How to Choose the Right Topic for Your Competitive Essay
In this guide, we'll help you decide on the right topic that will win you your competition and take your essay from good to great!
10:33 29 April 2022
As you look at the competition topics, you might feel intimidated. After all, it's hard to come up with an original idea that hasn't been used before and will be judged by the best of the best. Don't worry; choosing the right topic doesn't have to be difficult or intimidating if you know what to look for. In this guide, we'll help you decide on the right topic that will win you your competition and take your essay from good to great! In a competition, there is no chance to buy essay online from sites like buyessay.net.
Read All Competition Rules
Whether you are entering a competition in school or at work, read all of the rules before you start writing. You never know what additional requirements could be added on. For example, if you are asked to write about your favorite book, and there is a rule that you must use quotes from specific pages, check out those pages before writing your essay. Doing so will prevent headaches later on, and make sure that your paper follows all guidelines. Also, make sure that deadlines are realistic, so your work isn't rushed and sloppy because of an aggressive schedule.
Answer the Question Correctly
To win a competition, you have to answer their question correctly. That's why it's so important to read over their instructions carefully and make sure you understand exactly what they're asking. Mistakes here are painful because no matter how great your essay is, if it doesn't address their issue, then you won't win. The best thing you can do is understand what they want from your essay and figure out how that fits into your life experience. This will probably require some serious soul-searching—and that can be painful and uncomfortable but ultimately worthwhile. Remember: just because it feels hard doesn't mean it's not worth doing!
Find the Essence of Your Personal Experience
Writing a powerful personal statement or essay is about finding and harnessing your voice. Before you start writing, take some time to think about what experiences shaped you as a person—and, more importantly, which experiences have helped shape your unique perspective on life. Maybe you were raised in a military family. Maybe you overcame a challenging childhood illness. Maybe there's an experience that taught you something profound about people or humanity. Try to find some common themes among these experiences and identify your focus point: What did you learn from these experiences? How do they help define who you are? Why are they important? Use these questions as stepping stones on your journey toward creating a strong narrative about yourself.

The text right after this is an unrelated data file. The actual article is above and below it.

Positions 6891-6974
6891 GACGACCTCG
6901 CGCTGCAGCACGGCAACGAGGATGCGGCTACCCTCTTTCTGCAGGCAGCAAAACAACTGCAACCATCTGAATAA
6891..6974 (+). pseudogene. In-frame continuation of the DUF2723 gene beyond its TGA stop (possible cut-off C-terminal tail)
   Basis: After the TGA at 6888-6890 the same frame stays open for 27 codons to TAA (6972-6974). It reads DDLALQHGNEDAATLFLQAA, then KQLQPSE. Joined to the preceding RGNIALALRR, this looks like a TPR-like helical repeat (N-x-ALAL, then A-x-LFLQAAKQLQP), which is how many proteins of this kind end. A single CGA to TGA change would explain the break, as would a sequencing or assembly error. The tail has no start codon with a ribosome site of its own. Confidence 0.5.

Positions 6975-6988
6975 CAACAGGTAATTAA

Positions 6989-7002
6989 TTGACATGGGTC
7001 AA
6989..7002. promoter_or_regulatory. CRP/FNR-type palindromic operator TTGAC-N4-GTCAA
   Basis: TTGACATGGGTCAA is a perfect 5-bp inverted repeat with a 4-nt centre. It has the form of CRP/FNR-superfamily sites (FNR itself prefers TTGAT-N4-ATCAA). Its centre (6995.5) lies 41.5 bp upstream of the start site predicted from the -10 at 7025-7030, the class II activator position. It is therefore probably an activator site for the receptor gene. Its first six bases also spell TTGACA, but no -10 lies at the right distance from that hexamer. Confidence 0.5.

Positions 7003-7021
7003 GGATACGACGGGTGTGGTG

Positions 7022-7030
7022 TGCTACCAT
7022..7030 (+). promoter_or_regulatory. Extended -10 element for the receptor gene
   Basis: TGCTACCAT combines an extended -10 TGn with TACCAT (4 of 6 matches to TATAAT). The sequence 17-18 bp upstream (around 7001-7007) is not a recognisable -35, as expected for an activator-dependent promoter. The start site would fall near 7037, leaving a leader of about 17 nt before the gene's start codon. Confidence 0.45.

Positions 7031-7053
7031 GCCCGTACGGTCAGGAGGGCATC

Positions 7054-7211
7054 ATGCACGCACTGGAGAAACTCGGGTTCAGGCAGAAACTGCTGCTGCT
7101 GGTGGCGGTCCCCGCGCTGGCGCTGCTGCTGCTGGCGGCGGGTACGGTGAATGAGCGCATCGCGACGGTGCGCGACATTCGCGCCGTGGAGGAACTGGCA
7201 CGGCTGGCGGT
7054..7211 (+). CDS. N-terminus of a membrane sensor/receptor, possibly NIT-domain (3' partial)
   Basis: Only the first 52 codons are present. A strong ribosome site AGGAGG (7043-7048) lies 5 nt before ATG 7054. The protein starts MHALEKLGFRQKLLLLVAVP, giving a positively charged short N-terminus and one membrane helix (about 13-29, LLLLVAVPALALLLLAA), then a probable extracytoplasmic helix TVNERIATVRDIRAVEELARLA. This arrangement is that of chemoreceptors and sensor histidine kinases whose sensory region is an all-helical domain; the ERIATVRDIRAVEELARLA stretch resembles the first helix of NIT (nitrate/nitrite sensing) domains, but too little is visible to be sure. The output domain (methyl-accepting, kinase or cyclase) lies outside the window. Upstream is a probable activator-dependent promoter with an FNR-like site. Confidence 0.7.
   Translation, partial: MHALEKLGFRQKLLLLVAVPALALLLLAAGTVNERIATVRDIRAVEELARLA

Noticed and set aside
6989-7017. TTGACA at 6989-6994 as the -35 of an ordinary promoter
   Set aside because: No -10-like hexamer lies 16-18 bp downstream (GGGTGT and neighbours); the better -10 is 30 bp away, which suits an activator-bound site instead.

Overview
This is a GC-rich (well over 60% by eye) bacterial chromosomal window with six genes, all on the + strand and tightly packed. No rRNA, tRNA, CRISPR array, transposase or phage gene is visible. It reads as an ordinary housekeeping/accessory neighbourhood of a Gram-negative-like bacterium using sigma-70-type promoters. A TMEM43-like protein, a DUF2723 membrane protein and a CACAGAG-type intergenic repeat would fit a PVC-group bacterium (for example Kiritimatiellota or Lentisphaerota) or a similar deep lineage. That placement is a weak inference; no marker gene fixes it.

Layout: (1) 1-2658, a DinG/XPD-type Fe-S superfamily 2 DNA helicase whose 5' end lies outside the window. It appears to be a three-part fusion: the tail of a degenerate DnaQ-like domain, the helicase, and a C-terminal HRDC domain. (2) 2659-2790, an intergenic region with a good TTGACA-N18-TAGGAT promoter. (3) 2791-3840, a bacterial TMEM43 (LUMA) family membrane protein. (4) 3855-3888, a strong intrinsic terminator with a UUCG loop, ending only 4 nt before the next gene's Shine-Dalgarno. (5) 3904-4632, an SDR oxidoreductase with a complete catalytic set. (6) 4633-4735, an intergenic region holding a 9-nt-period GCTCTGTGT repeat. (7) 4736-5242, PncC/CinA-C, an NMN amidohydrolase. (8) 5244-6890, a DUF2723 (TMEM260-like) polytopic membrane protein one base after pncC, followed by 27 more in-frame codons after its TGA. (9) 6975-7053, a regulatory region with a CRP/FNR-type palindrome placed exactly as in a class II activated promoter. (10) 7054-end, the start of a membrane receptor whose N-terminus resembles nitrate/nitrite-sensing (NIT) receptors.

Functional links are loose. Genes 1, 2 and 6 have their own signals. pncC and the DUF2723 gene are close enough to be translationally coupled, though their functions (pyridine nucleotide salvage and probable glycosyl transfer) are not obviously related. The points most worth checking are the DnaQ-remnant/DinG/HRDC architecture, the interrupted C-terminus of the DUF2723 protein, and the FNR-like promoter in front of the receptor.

Engage in Active Process
Although it's tempting to jump right into writing your essay, take some time to brainstorm, engage in an active process, and define your purpose. Do you want to write about a personal experience or something else? Once you know what you want to write about and why, you can begin drafting a thesis statement. But even before that point, you can start researching your topic of choice. Using information from outside sources often separates a good essay from an excellent one. If there is something especially interesting or useful in your findings, incorporate it into your outline and first draft so that your readers know that hard work has gone into creating their reading material.
Outline before Writing
Research, research, research! Make sure you're an expert on your topic before you begin writing. Outlining can also help relieve writer's block or any uncertainty you might have about where to start your essay. Even if it's not for a competition, outlining can be a great exercise in clarifying your thoughts and distilling them into a logical order. And don't forget to engage in active reading as well; doing so will improve your vocabulary and make you more articulate—plus, it could give you some ideas on interesting topics that you wouldn't have thought of otherwise. You should also choose a good topic sentence early on: It'll provide a blueprint for how everything else will flow and keep things organized throughout.
Do Not Use Jargons or Slang Phrases
Unless you are writing a creative essay, avoid using slang or jargon specific to a group of people. Don't write about your crew when referring to your circle of friends because not everyone will know what that means. Likewise, do not use industry terminology like a non-GAAP financial statement or slang words like "turnt up" in a formal piece of writing unless you have no other choice. If you use any unique terms, be sure to define them at their first mention and then use those definitions when appropriate throughout your essay. With only a few exceptions (the occasional yo and bro), they should not be used more than once per paragraph!